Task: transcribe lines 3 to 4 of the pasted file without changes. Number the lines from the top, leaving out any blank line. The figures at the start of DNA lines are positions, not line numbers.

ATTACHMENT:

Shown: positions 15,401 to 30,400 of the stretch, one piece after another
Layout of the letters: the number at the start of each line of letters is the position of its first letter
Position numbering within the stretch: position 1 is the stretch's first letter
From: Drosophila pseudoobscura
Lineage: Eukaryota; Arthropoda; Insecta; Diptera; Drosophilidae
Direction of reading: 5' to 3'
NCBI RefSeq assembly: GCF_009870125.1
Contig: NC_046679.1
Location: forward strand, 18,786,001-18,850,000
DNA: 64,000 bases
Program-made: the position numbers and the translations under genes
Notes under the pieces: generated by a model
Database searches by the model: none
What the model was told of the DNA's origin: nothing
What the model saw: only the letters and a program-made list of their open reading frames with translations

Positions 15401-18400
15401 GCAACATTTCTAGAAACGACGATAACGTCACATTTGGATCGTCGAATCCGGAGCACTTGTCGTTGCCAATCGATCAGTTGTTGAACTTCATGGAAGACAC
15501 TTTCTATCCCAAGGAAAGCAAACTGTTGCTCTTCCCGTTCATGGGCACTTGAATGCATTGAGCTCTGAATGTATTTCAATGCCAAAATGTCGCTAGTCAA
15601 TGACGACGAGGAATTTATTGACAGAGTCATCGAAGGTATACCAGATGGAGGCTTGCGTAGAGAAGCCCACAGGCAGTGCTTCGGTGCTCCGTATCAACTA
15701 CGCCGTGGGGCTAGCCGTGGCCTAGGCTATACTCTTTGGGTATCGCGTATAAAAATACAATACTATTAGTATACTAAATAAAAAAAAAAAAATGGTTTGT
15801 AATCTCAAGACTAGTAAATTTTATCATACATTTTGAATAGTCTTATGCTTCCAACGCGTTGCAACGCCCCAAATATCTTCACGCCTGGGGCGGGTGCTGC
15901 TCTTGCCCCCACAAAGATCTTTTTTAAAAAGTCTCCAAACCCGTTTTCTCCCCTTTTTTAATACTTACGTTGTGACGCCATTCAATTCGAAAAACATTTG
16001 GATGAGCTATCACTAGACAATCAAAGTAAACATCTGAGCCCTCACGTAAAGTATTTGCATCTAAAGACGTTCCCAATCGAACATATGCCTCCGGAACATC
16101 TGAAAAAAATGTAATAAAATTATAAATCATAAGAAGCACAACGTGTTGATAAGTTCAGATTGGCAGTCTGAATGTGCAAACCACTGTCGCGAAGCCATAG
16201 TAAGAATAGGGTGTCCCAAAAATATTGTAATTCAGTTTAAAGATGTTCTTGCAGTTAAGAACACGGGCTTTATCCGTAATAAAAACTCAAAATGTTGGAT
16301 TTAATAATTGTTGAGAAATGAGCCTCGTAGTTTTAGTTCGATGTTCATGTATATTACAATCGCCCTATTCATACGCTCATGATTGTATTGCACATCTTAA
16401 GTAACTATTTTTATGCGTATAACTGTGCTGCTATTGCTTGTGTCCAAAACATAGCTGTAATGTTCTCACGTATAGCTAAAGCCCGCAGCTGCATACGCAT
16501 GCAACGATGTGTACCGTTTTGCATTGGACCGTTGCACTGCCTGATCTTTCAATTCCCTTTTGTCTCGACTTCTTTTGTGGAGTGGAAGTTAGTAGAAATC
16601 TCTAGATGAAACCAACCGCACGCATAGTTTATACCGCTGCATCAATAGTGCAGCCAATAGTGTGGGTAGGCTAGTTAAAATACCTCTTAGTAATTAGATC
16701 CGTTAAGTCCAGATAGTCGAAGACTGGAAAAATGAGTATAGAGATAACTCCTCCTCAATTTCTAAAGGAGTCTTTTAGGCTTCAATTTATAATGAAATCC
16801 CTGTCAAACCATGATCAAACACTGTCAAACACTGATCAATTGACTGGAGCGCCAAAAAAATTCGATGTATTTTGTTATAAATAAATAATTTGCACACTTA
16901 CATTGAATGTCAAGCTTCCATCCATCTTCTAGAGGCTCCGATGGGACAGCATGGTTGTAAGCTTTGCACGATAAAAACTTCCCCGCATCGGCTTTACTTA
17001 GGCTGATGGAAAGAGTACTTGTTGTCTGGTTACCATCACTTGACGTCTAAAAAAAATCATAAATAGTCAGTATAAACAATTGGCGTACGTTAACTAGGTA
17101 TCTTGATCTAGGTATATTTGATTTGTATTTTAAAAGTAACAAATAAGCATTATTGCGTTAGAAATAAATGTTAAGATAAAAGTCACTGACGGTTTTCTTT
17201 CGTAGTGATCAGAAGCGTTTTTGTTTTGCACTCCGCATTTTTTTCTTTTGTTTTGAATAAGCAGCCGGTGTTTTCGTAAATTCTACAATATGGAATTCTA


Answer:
Position numbering within the stretch: position 1 is the stretch's first letter
From: Drosophila pseudoobscura